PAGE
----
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Math Help - Aeronautics problem

  1. #1
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    Aeronautics problem

    A satellite S is in a geosynchronous orbit; that is, it stays over the same point T on Earth as Earth rotates on its axis. From the satellite, a spherical cap of Earth is visible. The circle bounding this cap is called the horizon circle. The line of sight from the satellite is tangent to a point Q on the surface of Earth. If the radius of Earth, CQ, is 3963 miles and the satellite is 23300 miles form the surface of the Earth at Q, what is the radius of the horizon circle, PQ, in miles?

    I've been staring at this problem for hours. I'm completely stumped.
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  2. #2
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    Re: Aeronautics problem

    Quote Originally Posted by explodingtoenails View Post
    A satellite S is in a geosynchronous orbit; that is, it stays over the same point T on Earth as Earth rotates on its axis. From the satellite, a spherical cap of Earth is visible. The circle bounding this cap is called the horizon circle. The line of sight from the satellite is tangent to a point Q on the surface of Earth. If the radius of Earth, CQ, is 3963 miles and the satellite is 23300 miles form the surface of the Earth at Q, what is the radius of the horizon circle, PQ, in miles?

    I've been staring at this problem for hours. I'm completely stumped.
    Actually you are dealing with a right triangle (see attachment)

    1. Calculate the length l.

    2. then r (it's the height in the right triangle) is calculated by:

    r = \dfrac{R \cdot l}{R+23300}
    Attached Thumbnails Attached Thumbnails Aeronautics problem-satell_horizont.png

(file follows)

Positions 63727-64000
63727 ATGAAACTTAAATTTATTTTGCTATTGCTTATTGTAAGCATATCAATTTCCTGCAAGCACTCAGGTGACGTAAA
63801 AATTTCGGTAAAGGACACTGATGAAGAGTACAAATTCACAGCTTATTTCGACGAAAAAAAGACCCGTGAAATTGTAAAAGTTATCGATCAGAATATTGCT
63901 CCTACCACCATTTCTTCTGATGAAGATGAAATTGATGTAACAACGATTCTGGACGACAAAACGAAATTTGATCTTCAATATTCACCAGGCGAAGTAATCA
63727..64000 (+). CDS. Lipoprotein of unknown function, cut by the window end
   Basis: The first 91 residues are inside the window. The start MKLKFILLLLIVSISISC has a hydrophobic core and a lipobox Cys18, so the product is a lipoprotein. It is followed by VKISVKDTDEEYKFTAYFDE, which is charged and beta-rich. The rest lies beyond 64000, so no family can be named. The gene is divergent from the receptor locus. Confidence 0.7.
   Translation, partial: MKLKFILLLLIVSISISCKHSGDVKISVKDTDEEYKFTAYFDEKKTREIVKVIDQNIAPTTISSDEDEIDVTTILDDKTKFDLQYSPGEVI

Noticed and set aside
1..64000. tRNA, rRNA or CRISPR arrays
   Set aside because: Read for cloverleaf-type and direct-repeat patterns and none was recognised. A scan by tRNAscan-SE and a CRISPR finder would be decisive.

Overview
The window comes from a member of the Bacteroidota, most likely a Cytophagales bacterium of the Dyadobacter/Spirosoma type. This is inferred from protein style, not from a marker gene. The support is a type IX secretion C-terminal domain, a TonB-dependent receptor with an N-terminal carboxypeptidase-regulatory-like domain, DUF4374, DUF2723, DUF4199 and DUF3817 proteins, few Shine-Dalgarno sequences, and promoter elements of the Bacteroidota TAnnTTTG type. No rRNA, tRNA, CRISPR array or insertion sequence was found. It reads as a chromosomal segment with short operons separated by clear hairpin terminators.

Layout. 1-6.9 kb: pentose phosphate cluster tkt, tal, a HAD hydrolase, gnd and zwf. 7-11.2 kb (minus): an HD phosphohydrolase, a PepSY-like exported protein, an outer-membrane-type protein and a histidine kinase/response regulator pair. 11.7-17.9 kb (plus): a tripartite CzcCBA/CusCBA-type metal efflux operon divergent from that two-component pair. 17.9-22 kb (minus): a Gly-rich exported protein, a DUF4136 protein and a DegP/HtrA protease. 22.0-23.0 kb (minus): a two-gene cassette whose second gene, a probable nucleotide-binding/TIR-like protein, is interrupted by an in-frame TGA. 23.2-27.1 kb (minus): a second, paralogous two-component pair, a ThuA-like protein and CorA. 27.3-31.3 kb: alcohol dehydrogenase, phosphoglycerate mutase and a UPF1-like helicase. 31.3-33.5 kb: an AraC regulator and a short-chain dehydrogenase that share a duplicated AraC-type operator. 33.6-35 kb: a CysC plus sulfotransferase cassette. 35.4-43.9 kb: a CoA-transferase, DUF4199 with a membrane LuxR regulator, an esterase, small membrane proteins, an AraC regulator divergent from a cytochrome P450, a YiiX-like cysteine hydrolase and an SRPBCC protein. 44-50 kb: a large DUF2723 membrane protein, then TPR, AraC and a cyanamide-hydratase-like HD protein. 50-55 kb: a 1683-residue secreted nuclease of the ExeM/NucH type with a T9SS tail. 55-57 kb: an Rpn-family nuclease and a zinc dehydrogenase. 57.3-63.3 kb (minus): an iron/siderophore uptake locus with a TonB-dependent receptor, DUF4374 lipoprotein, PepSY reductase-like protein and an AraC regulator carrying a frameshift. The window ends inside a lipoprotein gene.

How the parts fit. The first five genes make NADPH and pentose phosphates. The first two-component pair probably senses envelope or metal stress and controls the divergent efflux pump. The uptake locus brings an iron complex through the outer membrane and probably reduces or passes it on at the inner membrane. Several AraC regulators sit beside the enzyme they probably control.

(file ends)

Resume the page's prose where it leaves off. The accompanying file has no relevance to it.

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  3. #3
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    Re: Aeronautics problem

    Start by drawing a picture: draw a circle, representing the earth, and a point, representing the satellite. Draw lines from the point tangent to the circle, at Q and Q', representing the lines of sight. Finally, draw a line from the satellite to the center of the earth, and lines from the center of the earth to the points at which the tangent lines touch the circle. You now have two right triangles and you know the length of one leg, the radius of the earth, and the hypotenuse, the radius of the earth plus the height of the satellite, so you can calculate the distance from the satellite to Q and Q' and the angle, \theta, in either of those triangles, at the satellite ( cos(\theta)= "near side/hypotenuse".

    Draw the line QQ', crossing the line from the center of the earth to the satellite at point P. That gives another pair of right triangles having angle \theta and hypotenuse equal to the distance from the satellite to Q or Q'.

    (earboth, whose post I did not see before writing this, has a very nice picture with his solution.)
    Last edited by HallsofIvy; August 13th 2011 at 05:21 AM.
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    Re: Aeronautics problem

    earboth, how did you get the formula for r?
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    Re: Aeronautics problem

    Quote Originally Posted by explodingtoenails View Post
    earboth, how did you get the formula for r?
    In a right triangle with the legs a and b and the hypotenuse c the area is calculated by:

    A = \frac12 \cdot a \cdot b and A = \frac12 \cdot c \cdot h

    where h is the height in the right triangle.

    That means you have:

    \frac12 \cdot a \cdot b = \frac12 \cdot c \cdot h ~\implies~h = \frac{a \cdot b}c

    As I've mentioned before the h correspond to the radius r.
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    Re: Aeronautics problem

    Why is the bottom part of the fraction R + 23300 when the hypotenuse is only 23300?
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    Re: Aeronautics problem

    Quote Originally Posted by explodingtoenails View Post
    Why is the bottom part of the fraction R + 23300 when the hypotenuse is only 23300?
    The hypotenuse of the right triangle is the line segment CS. According to the wording of the question

    |\overline{CS}|= \underbrace{|\overline{CT}|}_{=R} + \underbrace{|\overline{TS}|}_{= 23300}
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